- Ki gerim hayitem (remember that you were strangers) and how this teaches us the importance of empathy
- Kol yoshvei tevel arevim zeh bazeh/Our deep interconnectedness
- Ahavah rabbah/There exists an expansive universal love we can draw upon
- Panim el panim/Buber’s principles of genuine dialogue
- Leshem shamayim/Importance that arguments must be for the sake of Heaven
- Kavod/Ethical privacy practices
- Tzedek tzedek tirdof and tikkun olam/Pursuit of justice
- Im shamoa tishama/Sacred listening
- Sicha brit/Covenantal conversation
- Tzelem Elohim/We are each created in the Divine image
- The importance of kedushah/Holiness
- Tokhehah/Sacred rebuke
For each of these values, a small working group or a larger synagogue task force might explore the positive embodiments of these values and their absence in our own experiences and through guided explorations of digital resources. The same group might choose one of these values each year and deepen its own study of the value and its contemporary status in our digital lives. Such action research would also lead to a set of initiatives that a congregation might take to integrate more fully the positive sides of technology in relationship to the value.
An Exercise Exploring Our Preconceptions About Technology
Our relationship to digital life is embedded in a lattice of larger assumptions about human beings, and their relationship to tools and technology. Even as we place the world in our hands with our smartphones, there is a world within us that interprets what such a powerful tool means to us. We need to flesh out these assumptions.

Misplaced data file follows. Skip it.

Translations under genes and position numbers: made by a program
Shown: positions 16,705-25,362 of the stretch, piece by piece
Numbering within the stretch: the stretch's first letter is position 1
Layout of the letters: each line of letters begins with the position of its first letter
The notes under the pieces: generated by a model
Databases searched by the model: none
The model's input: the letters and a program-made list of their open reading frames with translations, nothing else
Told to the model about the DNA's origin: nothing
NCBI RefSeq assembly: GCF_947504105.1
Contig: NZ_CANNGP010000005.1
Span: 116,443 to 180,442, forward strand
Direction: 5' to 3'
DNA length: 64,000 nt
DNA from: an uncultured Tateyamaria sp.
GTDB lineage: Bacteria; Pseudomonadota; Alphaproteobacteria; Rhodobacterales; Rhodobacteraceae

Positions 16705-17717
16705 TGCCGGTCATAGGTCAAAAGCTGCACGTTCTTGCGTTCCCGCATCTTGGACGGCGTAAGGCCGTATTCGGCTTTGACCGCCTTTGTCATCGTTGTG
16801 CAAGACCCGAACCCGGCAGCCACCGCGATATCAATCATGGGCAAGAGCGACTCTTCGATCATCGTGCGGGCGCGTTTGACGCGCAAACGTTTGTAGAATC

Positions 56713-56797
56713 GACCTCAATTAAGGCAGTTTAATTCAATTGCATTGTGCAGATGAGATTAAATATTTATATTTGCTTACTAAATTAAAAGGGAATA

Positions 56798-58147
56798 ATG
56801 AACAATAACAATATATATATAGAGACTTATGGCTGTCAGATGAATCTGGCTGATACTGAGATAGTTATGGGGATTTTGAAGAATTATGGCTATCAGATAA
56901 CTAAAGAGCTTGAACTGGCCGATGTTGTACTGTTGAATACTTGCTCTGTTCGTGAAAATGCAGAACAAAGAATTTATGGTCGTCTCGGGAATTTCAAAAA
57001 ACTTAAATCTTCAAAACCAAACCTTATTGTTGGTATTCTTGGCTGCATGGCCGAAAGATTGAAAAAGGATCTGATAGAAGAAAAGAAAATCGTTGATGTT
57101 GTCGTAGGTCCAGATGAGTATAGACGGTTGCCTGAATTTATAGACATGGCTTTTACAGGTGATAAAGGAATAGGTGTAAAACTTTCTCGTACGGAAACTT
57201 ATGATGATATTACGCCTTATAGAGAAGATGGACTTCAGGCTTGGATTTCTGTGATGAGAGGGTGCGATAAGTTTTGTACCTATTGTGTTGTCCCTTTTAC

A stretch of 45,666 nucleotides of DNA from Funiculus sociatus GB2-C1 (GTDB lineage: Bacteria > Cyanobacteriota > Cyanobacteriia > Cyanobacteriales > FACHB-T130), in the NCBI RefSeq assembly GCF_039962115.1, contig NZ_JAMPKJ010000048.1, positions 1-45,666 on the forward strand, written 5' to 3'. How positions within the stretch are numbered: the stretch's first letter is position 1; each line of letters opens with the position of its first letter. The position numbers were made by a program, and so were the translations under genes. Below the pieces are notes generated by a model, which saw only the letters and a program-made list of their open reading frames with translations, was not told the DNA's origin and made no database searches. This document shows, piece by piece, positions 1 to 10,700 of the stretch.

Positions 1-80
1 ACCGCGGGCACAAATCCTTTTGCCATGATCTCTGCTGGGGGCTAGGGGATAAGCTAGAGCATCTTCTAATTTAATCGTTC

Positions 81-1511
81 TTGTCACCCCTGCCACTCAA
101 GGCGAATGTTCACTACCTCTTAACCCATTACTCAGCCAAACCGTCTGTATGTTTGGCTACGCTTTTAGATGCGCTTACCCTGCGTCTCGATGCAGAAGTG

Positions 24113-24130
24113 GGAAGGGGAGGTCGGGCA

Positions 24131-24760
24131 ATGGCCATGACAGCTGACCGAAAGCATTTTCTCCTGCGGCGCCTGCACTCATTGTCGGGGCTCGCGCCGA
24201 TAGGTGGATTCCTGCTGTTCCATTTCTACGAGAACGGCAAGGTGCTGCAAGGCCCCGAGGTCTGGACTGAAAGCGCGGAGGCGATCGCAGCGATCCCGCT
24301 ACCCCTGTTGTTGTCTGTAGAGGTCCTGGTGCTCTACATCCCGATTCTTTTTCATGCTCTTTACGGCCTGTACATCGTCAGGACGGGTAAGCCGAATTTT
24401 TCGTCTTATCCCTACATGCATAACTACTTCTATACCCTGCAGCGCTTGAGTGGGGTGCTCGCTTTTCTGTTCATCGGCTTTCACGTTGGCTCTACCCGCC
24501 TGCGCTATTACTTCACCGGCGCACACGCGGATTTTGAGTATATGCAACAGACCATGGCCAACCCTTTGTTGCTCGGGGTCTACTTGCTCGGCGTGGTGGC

To sensitize ourselves to the multiplicity of our views about technology from a Jewish perspective, I provide below three short statements related to the Jewish Sabbath. These will help us utilize the worldviews of Abraham Joshua Heschel, Mordecai Kaplan and Joseph Soloveitchik to deepen our exploration of how technology plays a role in shaping our existential selves.
Abraham Joshua Heschel, The Sabbath
He who wants to enter the holiness of the day must first lay down the profanity of clattering commerce, of being yoked to toil. He must go away from the screech of dissonant days, from the nervousness and fury of acquisitiveness and the betrayal in embezzling his own life. He must say farewell to manual labor and learn to understand that the world has already been created and will survive without the help of man. Six days a week we wrestle with the world, wringing profit from the earth; on the Sabbath we especially care for the seed of eternity planted in the soul. The world has our hands, but our soul belongs to Someone Else. Six days a week we seek to dominate the world; on the seventh day we try to dominate the self.
Mordecai M. Kaplan, The Meaning of God in Modern Jewish Religion
In pursuit of other aims we frequently become so absorbed in the means as to lose sight of the goal. … Here the Sabbath comes to our aid.
An artist cannot be continually wielding his brush. He must stop at times in his painting to freshen his vision of the object the meaning of which he wishes to express on his canvas.
Living is also an art. We dare not become absorbed in its technical processes and lose our consciousness of its general plan. … The Sabbath represents those moments when we pause in our brushwork to renew our vision of the object. Having done so we take ourselves to our painting with clarified vision and renewed energy.
Joseph B. Soloveitchik, The Lonely Man of Faith
… [D]ignity was equated by the Psalmist with man’s capability of dominating his environment and exercising control over it. Man acquires dignity through glory, through his majestic posture vis-à-vis his environment.